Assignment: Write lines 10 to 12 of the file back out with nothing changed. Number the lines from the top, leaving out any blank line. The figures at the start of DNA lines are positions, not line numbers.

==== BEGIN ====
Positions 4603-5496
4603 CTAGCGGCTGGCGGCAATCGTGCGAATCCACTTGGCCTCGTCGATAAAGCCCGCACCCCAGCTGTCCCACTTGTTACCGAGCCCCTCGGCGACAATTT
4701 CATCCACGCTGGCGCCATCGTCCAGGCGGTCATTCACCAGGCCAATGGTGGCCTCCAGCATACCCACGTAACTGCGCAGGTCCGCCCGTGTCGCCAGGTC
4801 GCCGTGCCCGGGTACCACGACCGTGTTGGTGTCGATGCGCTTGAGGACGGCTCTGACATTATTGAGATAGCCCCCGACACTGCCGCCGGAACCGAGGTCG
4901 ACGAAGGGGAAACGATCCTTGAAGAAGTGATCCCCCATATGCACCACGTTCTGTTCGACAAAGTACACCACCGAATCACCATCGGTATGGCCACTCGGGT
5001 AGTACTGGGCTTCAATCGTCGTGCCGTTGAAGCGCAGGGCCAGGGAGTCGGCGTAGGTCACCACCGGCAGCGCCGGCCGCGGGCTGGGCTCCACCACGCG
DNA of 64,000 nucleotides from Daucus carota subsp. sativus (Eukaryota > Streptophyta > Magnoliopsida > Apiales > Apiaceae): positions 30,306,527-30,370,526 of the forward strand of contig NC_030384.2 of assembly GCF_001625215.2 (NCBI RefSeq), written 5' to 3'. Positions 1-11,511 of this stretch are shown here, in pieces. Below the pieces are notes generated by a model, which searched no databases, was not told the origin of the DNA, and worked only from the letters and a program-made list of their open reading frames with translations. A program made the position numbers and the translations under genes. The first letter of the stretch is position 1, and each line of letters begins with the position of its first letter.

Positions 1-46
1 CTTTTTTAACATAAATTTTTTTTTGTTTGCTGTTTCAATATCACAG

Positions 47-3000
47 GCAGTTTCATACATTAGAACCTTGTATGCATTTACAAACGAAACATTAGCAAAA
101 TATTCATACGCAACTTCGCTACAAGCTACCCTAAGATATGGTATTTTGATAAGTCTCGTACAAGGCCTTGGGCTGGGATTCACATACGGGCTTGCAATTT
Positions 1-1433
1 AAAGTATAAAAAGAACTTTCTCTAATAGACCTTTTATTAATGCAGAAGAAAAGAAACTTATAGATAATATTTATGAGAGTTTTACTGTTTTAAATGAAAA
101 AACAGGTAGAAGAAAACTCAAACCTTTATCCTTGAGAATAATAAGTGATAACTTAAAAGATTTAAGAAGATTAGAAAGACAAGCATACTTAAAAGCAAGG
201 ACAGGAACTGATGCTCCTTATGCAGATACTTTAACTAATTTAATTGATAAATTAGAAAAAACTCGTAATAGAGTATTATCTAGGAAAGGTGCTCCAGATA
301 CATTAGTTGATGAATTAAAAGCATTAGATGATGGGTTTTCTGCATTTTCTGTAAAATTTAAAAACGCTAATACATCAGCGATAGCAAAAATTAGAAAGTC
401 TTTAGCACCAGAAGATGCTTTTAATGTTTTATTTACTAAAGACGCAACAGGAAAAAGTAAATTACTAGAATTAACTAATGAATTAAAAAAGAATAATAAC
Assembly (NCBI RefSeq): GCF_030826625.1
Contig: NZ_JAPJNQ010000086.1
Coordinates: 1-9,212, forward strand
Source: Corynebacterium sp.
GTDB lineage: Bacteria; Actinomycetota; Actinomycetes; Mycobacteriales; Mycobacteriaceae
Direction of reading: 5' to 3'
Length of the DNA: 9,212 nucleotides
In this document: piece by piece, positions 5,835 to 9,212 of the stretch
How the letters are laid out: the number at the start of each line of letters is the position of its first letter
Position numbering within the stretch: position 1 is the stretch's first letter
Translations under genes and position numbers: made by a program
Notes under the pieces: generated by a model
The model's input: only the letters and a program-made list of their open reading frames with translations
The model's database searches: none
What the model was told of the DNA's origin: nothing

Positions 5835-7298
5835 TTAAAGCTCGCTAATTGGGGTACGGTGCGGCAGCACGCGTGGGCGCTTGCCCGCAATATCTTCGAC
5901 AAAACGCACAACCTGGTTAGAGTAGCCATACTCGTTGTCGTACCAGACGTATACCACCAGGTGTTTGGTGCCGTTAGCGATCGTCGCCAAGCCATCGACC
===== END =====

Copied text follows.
Positions 47-3000
47 GCAGTTTCATACATTAGAACCTTGTATGCATTTACAAACGAAACATTAGCAAAA
101 TATTCATACGCAACTTCGCTACAAGCTACCCTAAGATATGGTATTTTGATAAGTCTCGTACAAGGCCTTGGGCTGGGATTCACATACGGGCTTGCAATTT